Summer Ozone Season Begins
June 1 marks the beginning the summer ozone season along Colorado’s Front Range. Ozone Action Alerts are issued on days when meteorologists from the Colorado Department of Public Health and Environment (CDPHE) expect weather conditions to lead to increased ground-level ozone concentrations in the metropolitan-Denver and Front Range region. Ozone that occurs at ground level is an important air pollutant. Elevated levels can cause symptoms in people that include stinging eyes and throat, chest pains, coughing and respiratory distress.
Those at highest risk of symptoms due to elevated ozone levels include the elderly, young active children, and anyone with a pre-existing respiratory condition such as emphysema or asthma. Even healthy adults who spend a lot of time working or exercising outdoors may be affected by elevated ozone levels. During ozone alert days, people can lower their risk of developing symptoms by limiting prolonged outdoor exercise. Particularly sensitive individuals may even be advised to stay indoors.
Some suggestions for individual action include:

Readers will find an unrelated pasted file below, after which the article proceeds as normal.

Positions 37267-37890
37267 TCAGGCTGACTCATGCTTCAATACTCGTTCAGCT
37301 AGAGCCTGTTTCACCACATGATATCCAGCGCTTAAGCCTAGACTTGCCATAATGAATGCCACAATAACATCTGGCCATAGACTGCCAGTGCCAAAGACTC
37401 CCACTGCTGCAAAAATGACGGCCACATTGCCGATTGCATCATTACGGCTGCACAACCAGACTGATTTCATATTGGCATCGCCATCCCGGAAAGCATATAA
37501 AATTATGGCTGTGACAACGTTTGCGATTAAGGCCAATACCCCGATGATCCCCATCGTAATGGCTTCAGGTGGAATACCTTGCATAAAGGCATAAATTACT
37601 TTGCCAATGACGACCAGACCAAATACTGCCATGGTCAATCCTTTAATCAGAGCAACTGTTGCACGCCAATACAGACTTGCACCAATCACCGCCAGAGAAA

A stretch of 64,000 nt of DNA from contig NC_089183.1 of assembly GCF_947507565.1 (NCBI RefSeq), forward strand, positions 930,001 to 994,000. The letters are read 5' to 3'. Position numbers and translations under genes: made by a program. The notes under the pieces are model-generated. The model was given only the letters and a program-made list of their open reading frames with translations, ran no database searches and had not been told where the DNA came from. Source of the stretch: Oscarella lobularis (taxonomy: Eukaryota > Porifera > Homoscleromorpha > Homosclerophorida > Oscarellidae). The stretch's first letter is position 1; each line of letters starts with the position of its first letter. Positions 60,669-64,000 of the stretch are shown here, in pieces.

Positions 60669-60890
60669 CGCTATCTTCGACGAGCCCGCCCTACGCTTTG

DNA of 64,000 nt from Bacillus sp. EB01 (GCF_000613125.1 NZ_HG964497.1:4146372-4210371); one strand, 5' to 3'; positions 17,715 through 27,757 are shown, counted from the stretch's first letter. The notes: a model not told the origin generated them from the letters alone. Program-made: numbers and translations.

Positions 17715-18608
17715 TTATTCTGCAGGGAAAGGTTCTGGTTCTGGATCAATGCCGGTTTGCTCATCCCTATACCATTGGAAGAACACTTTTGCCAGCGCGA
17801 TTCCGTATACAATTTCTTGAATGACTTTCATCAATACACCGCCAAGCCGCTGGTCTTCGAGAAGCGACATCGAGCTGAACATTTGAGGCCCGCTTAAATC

• Keep your car tuned and tires well inflated to increase mileage and reduce fuel use
• Stop at the click when refueling your car or truck to limit vapors at the gas pump
• Refuel after dusk in the summer to avoid the period of intense sunlight
• Bring your lunch to work so you don’t need to drive
• If you use a gas-powered mower, delay lawn mowing until evening to avoid the period of intense ozone formation
• Use water-based paints and stains
• Avoid idling you car unnecessarily while waiting (parking lots, train crossings, etc.)
More information about ozone in our region is available at http://www.ozoneaware.org.
— Larimer County Department of Health and Environment
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From June through September, John Etchart spends most of the day driving a tractor through hayfields below the mountains near Meeker in northwestern Colorado.